Obviously most of these guys (and they are all guys) are early adopters, but it was certainly an interesting exercise.

Interaction on business news websites

I’m writing an essay at the moment for my Editorial Leaders course I’m doing at UCLAN.

I’m trying to figure out how people get news from websites, what tools they want and what might make them stick around for longer.

Over the past few days I’ve been putting together a spreadsheet looking at the interactive features used by business news websites in the UK.

The study is based on the 2006 study of American newspapers by the Bivings Report. Most of the categories I have kept the same, although I’m adding some that were included in the South African version of the study (undertaken by my tutor at UCLAN, Francois Nel).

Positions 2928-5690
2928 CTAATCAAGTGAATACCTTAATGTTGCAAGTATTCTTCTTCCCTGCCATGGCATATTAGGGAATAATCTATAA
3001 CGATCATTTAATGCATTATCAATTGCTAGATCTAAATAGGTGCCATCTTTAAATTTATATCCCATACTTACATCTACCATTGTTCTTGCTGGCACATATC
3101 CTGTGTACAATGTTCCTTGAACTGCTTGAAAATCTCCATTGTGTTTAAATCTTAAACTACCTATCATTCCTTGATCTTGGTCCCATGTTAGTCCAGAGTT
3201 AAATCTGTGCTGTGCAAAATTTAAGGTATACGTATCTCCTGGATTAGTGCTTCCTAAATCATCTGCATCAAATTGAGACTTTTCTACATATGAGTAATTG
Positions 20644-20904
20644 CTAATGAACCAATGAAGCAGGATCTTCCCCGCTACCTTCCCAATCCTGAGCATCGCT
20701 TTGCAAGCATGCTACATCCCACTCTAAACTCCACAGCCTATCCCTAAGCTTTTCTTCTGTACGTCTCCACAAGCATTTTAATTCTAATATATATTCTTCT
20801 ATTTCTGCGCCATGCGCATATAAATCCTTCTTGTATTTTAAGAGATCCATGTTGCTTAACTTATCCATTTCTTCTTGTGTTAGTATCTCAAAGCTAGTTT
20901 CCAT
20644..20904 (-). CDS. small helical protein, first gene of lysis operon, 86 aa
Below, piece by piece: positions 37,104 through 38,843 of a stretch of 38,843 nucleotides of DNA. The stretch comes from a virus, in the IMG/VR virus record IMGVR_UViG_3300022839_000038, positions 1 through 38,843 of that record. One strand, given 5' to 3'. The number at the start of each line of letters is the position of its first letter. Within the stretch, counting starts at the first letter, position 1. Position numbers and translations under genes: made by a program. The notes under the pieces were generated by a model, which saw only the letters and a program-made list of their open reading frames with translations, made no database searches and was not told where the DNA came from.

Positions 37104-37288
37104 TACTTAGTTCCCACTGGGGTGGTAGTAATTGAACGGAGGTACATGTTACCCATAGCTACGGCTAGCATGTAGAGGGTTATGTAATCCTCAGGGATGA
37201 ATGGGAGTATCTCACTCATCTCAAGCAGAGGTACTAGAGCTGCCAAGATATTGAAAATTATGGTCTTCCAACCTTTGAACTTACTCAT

I have also added three more categories: the first is the use of interactive tools such as maps to illustrate a story. The seond is that the site provides a clear list of names and contact details of the editorial team to allow for transparency and accountability. The third is a check to see if any are on Twitter – I know it’s not yet a mass communication device but I think it’s a good indicator of those who are thinking about the development of the market.

The first [second] draft graphs I have drawn up are is below – I’m hoping I haven’t missed out too many things (click on the graphs to see them full size):

Use of interactive features by UK national and regional business news websites:

:Interactive features used by UK business news websites